LLC vs DBA: Is One Better Than the Other?
Consider two fundamental differences between LLCs and DBAs when determining which business registration would suit your needs: liability protection is provided by LLC licensing while a DBA permits the sole owner/proprietor to operate their business under a fictitious name.
Another thing to consider is that LLCs can have a limitless number of DBAs. States assert specific requirements, obligations and expenses to an LLC applying for multiple DBAs but the benefits may outweigh the disadvantages in some cases. Also be aware that if your business is an LLC, the IRS will view each DBA you have registered as individual entities. This can pose state and federal tax problems involving loss claims for DBA while another DBA owned by the same LLC may be making a profit.
What is a Limited Liability Company (LLC)?
A Limited Liability Company (LLC) is a business that requires its owners to file paperwork with their appropriate state department defining the business as a “separate legal entity”. This means a specific LLC legally possesses property (buildings, equipment, computers related to the operation of the business, etc) and the owner(s) agree to disassociate their personal interests from the interests of the business.
Businesses registered as LLCs must include the acronym “LLC” somewhere in the official name of their business. Owners can include this designation in the name of their company as either “LLC” or “Limited Liability Company”. For example, if Mr. Bellman registered his catering company as an LLC, he would have to name his business “Bellman’s Catering Service, LLC” or “Bellman and Associates Catering Service, LLC”.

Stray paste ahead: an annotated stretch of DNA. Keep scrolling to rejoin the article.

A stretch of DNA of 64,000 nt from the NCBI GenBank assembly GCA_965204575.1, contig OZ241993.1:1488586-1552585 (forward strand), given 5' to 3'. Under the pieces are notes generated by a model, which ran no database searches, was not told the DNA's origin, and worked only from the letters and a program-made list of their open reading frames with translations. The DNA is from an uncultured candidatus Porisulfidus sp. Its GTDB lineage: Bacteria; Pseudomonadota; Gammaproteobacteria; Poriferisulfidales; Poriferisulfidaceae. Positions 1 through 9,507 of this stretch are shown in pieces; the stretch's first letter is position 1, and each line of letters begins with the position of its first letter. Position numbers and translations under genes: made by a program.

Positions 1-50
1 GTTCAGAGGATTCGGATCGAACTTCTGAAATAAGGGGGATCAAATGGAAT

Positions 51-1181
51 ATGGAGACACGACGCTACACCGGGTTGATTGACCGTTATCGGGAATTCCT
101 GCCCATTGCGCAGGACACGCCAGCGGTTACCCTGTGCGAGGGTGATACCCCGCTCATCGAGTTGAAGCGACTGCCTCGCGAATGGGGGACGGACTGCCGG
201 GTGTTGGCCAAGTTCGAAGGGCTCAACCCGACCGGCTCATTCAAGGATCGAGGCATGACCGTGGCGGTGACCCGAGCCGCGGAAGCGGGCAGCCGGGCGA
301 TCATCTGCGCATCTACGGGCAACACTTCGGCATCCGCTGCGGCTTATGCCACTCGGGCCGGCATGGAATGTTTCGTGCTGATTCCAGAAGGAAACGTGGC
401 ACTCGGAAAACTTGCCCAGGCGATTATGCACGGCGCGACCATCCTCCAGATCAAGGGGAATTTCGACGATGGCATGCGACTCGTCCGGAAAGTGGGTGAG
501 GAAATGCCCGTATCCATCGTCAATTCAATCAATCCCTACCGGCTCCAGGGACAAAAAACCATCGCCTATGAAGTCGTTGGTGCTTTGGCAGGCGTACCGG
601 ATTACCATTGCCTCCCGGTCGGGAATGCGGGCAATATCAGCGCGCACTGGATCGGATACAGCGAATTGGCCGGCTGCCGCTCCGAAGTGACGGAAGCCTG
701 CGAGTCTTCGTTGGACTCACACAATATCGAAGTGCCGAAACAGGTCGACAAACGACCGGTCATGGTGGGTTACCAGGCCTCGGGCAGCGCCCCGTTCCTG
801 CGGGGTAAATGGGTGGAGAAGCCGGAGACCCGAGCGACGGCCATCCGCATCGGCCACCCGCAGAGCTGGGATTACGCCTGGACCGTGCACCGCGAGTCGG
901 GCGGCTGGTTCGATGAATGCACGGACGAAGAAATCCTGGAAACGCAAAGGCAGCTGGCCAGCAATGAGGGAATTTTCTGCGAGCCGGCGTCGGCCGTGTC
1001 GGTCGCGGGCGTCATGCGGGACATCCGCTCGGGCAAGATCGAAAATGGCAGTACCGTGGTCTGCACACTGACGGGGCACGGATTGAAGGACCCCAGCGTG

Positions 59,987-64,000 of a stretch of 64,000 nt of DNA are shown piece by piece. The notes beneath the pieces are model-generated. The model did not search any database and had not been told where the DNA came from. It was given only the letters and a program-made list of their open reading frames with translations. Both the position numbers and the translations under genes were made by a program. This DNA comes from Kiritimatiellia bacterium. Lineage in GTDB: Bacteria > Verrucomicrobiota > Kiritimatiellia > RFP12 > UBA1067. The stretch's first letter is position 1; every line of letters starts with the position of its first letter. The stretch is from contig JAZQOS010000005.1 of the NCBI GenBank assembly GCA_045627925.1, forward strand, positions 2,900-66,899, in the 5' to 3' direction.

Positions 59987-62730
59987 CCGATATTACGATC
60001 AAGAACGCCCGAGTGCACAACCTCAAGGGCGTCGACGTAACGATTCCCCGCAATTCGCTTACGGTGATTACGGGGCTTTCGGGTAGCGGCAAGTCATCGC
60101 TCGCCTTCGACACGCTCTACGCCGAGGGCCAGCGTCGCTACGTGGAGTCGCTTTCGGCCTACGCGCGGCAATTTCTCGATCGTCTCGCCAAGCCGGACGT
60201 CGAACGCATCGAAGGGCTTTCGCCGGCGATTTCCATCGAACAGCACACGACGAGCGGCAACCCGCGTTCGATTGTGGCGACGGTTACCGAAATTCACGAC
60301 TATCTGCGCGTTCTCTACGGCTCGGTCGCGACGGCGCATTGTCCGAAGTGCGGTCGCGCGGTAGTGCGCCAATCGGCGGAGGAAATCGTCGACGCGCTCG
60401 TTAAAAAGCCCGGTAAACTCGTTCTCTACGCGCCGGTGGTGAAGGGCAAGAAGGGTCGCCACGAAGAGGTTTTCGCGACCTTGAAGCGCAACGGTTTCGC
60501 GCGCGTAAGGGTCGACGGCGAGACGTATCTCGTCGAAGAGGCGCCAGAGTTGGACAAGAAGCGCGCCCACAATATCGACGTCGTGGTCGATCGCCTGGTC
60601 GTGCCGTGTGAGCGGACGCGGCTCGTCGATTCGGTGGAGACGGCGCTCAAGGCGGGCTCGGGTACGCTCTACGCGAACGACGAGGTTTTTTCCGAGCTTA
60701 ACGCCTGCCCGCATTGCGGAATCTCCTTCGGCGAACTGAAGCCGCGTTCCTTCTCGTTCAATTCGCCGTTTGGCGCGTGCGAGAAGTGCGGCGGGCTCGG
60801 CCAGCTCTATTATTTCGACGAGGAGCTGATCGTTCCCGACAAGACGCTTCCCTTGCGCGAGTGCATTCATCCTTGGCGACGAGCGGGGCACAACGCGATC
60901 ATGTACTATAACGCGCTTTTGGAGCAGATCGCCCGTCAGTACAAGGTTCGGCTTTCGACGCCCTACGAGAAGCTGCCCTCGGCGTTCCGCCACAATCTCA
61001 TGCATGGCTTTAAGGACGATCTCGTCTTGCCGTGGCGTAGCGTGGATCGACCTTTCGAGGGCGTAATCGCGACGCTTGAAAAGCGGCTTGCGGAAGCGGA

What is Limited Liability Protection?
Real estate property, vehicles and bank accounts of business owners registering their company as an LLC do not have to worry about losing these personal assets if they are sued or file bankruptcy. Alternately, DBA businesses are not provided with such protections. If you are the owner of a DBA company and you are sued or owe debts, your personal assets could be seized and sold to pay for debts.
Starting an LLC
In most states, two documents must be filed with the Secretary of State: an Operating Agreement and either a Certificate of Organization or Articles of Organization. Both LLC and DBA owners must obtain a Tax ID number from their state. If the company pays employees to perform work specifically for the company, owners must also receive an Employer ID number as well.
If someone other than the owner of an LLC chooses to have legal documents sent to a particular entity, they must appoint a “registered agent” to receive such documents. Of course, if you own the LLC, you can select yourself as the registered agent. But for most people, it’s easier, cheaper & faster to start an LLC using one of the many LLC formation service providers that will often also serve as your registered agent for a small yearly fee.
If members of an LLC wish to invest in the company, this information must be included in the operating agreement you submit to your state. Terms of members as investors should be clearly described to avoid possible legal problems in the future.
Advantages to Owning an LLC
In addition to limiting how much liability owners regarding their company, LLC registration also provides trademark protections concerning business names and logos and a variety of tax filing options to help reduce state and federal tax obligations. Moreover, selling or expanding an LLC is easier and cheaper to do than if you were to sell or expand a DBA business. Many states do not allow a DBA business to be sold. Owners of DBAs in states that do allow the sale of a DBA may find the process to be complicated, lengthy and expensive.
What is a Doing Business As (DBA) Registration?
If you are the legal owner of a business, you can obtain a DBA registration from your state using a trade name, assumed name or a fictitious name to call your business. States have different guidelines you will need to follow to get a DBA registration. We recommend researching your state’s laws regarding business registrations.